The fossils of ﬁsh and other sea creatures as well as ﬁshing hooks and similar tools dating to the Prehistoric period (ca. 40.000-10.000 BC) have been found in archaeological excavations. Wall and vase paintings, reliefs and archaeological ﬁnds from Near Eastern civilizations such as Mesopotamia and Egypt, where the ﬁrst states emerged (Bronze Age, ca. 3000-1200 BC), provide a rich picture of the diversity of ﬁsh and ﬁshing in that period. The seas that surround Anatolia – Black, Marmara, Aegean and Mediterranean – as well as the straits that connect these seas, were very important food sources for both Anatolia and other surrounding civilizations. Undoubtedly, settlements far from the sea were able to meet their ﬁsh needs from those in freshwater lakes and rivers.
The Minoan and Mycenaean civilizations (3rd and 2nd millennium BC), which ﬂourished in the Aegean world, produced wall and vase paintings that present the most beautiful repertoire of sea creatures in the Aegean and the Mediterranean Seas. Likewise, the art of the Mycenaean civilization (2nd millennium BC), which ﬂourished in Greece, is also very rich and interesting in its depiction of sea creatures. Regarding the ancient Greek and Roman civilizations, our knowledge of ﬁsh and ﬁsheries increases, for ﬁshing had become an industry. Literary sources inform us about various topics such as ﬁshing, ﬁsh recipes, serving ﬁsh, preserving ﬁsh as canned food, ﬁsh sauces, and ﬁsh importing and exporting. Mosaics of the Roman Imperial period reveal the ﬁsh repertoire of the period, and scenes related to ﬁshing are almost like photo frames.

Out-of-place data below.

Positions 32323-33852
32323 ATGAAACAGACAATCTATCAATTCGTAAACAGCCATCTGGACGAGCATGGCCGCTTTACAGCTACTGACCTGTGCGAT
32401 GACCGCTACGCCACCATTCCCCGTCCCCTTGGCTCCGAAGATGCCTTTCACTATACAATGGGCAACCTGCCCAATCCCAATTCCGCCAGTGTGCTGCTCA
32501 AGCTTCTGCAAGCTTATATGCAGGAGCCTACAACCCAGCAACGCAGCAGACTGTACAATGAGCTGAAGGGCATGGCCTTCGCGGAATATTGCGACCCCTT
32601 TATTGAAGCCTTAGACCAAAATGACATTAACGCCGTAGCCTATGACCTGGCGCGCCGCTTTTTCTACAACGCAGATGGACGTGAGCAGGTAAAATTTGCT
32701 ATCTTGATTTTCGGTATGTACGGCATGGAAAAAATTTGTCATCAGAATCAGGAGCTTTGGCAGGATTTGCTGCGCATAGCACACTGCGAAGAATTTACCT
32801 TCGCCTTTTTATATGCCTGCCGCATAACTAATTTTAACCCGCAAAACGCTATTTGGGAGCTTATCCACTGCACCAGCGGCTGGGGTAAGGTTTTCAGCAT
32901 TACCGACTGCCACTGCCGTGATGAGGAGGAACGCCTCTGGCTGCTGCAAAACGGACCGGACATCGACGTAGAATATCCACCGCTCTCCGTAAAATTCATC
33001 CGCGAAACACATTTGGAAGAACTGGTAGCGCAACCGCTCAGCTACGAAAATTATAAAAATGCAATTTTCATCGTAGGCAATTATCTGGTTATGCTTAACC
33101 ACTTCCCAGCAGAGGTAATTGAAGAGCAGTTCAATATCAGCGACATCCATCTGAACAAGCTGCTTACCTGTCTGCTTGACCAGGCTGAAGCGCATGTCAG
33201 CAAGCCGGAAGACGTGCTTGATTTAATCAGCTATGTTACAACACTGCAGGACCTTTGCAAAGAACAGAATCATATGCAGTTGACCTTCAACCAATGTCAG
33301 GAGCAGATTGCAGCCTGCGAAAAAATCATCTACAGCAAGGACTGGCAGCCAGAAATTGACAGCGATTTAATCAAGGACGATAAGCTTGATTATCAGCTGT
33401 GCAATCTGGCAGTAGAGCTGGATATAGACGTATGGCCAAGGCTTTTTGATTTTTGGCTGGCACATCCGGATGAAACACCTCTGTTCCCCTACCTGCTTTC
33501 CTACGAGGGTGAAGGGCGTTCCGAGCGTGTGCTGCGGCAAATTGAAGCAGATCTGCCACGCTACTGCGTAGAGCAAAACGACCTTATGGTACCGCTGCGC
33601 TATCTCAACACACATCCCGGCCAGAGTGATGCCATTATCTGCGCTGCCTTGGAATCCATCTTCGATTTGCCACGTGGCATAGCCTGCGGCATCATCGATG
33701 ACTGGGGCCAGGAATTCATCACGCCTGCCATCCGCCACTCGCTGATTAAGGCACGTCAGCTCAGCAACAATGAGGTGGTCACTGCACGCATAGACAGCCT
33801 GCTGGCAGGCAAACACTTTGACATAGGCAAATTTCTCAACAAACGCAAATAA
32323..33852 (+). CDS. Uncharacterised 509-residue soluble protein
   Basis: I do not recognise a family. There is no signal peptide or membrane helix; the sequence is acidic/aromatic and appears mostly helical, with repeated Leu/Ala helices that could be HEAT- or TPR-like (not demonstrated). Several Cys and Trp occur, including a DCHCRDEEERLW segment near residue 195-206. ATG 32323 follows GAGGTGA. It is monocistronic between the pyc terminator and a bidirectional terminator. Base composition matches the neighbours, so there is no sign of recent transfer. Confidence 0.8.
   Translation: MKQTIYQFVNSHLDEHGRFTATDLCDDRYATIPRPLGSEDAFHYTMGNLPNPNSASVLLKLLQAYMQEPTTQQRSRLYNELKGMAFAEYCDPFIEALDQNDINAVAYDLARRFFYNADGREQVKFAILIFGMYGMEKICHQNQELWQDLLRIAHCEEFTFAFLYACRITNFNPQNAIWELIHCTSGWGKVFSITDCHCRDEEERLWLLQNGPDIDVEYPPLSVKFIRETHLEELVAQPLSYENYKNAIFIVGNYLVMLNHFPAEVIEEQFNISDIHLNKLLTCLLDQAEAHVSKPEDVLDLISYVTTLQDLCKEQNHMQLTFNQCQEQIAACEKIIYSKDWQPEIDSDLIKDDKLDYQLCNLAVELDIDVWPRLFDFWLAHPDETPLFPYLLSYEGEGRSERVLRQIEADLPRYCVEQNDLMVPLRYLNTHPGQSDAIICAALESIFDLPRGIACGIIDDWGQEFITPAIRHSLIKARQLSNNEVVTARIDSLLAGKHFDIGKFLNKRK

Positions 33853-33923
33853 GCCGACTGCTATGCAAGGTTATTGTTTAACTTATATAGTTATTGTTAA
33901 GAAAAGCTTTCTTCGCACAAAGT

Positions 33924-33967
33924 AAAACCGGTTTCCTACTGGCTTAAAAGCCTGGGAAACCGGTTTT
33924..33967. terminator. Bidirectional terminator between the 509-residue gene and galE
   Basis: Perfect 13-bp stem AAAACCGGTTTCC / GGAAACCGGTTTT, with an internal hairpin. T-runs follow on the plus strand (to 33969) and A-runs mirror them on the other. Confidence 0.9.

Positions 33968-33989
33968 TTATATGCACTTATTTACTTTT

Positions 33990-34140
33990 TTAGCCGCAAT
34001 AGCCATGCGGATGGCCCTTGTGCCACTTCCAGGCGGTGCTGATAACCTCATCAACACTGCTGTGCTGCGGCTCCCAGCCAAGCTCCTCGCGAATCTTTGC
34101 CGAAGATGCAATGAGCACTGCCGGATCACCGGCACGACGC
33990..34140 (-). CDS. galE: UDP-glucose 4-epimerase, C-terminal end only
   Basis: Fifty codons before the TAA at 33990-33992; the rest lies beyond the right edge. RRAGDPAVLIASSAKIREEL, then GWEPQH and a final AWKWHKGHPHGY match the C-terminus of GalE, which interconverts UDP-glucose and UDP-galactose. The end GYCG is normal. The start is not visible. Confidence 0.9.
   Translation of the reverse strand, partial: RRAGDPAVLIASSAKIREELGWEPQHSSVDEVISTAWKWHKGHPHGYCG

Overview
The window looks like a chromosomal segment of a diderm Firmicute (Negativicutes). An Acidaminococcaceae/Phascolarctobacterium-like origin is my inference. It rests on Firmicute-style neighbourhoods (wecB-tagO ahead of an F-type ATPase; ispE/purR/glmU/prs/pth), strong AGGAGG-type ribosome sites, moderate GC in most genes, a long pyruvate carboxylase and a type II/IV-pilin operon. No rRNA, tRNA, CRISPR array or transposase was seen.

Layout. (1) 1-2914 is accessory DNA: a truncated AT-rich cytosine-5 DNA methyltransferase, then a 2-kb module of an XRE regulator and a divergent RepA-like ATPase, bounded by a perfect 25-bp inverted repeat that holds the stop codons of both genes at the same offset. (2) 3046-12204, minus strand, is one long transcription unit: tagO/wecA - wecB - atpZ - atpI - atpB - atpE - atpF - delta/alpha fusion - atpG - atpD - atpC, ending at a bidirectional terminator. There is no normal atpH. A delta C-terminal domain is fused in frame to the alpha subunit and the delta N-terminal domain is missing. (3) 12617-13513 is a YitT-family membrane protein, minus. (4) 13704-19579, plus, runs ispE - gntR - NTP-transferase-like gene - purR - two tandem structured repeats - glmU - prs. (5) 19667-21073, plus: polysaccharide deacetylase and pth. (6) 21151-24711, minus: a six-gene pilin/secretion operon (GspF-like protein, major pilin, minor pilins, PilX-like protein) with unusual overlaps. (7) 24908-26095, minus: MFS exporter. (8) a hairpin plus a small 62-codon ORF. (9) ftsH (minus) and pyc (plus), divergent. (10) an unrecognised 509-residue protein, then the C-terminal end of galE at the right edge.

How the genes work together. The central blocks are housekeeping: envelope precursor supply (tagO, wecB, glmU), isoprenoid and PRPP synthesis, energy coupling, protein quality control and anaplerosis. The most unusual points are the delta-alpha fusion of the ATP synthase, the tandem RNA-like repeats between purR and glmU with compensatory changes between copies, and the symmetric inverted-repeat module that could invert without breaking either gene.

This exhibition takes you on a short journey through our seas in Antiquity. You will meet diﬀerent types of sea creatures such as ﬁsh, dolphins, mussels and snails, and hear their stories. You will ﬁnd answers to many questions about how they were caught and consumed as food.